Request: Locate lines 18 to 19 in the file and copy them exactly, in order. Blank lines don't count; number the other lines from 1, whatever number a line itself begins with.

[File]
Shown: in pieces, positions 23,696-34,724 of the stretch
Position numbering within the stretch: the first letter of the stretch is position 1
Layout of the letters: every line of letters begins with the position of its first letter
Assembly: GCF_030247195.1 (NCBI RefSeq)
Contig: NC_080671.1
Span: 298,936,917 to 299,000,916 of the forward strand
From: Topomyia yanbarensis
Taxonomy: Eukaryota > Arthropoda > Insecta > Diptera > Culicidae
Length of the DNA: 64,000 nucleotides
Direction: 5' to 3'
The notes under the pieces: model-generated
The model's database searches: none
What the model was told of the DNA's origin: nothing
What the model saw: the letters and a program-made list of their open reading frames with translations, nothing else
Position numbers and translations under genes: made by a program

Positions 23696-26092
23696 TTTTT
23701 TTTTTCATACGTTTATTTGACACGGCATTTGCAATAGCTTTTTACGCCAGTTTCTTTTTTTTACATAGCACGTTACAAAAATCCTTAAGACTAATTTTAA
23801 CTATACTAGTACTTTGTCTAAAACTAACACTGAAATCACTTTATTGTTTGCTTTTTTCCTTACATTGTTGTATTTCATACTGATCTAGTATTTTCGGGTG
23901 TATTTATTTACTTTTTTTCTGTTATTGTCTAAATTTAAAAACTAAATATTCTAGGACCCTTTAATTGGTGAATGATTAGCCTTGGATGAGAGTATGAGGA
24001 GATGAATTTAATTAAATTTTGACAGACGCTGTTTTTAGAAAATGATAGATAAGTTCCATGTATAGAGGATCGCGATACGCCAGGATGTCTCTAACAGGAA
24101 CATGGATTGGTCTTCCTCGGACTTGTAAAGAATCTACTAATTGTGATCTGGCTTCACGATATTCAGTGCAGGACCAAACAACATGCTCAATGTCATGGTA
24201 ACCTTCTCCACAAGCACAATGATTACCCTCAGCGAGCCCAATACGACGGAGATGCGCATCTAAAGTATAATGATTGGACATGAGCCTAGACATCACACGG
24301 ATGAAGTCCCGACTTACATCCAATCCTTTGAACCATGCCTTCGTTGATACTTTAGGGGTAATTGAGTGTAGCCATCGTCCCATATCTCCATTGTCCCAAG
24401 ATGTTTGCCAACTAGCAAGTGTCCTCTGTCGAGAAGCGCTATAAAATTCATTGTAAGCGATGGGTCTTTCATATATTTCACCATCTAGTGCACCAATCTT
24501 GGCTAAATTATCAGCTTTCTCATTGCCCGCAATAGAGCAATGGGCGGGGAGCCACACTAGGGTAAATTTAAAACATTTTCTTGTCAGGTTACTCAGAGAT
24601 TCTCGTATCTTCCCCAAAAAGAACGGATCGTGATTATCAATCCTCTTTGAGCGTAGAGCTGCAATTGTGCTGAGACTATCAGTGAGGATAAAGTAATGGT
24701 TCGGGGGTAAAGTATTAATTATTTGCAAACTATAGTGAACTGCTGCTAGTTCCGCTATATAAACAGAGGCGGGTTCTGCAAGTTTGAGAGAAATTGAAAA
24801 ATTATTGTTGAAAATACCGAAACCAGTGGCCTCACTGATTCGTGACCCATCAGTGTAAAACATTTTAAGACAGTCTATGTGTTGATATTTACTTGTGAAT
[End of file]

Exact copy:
23701 TTTTTCATACGTTTATTTGACACGGCATTTGCAATAGCTTTTTACGCCAGTTTCTTTTTTTTACATAGCACGTTACAAAAATCCTTAAGACTAATTTTAA
23801 CTATACTAGTACTTTGTCTAAAACTAACACTGAAATCACTTTATTGTTTGCTTTTTTCCTTACATTGTTGTATTTCATACTGATCTAGTATTTTCGGGTG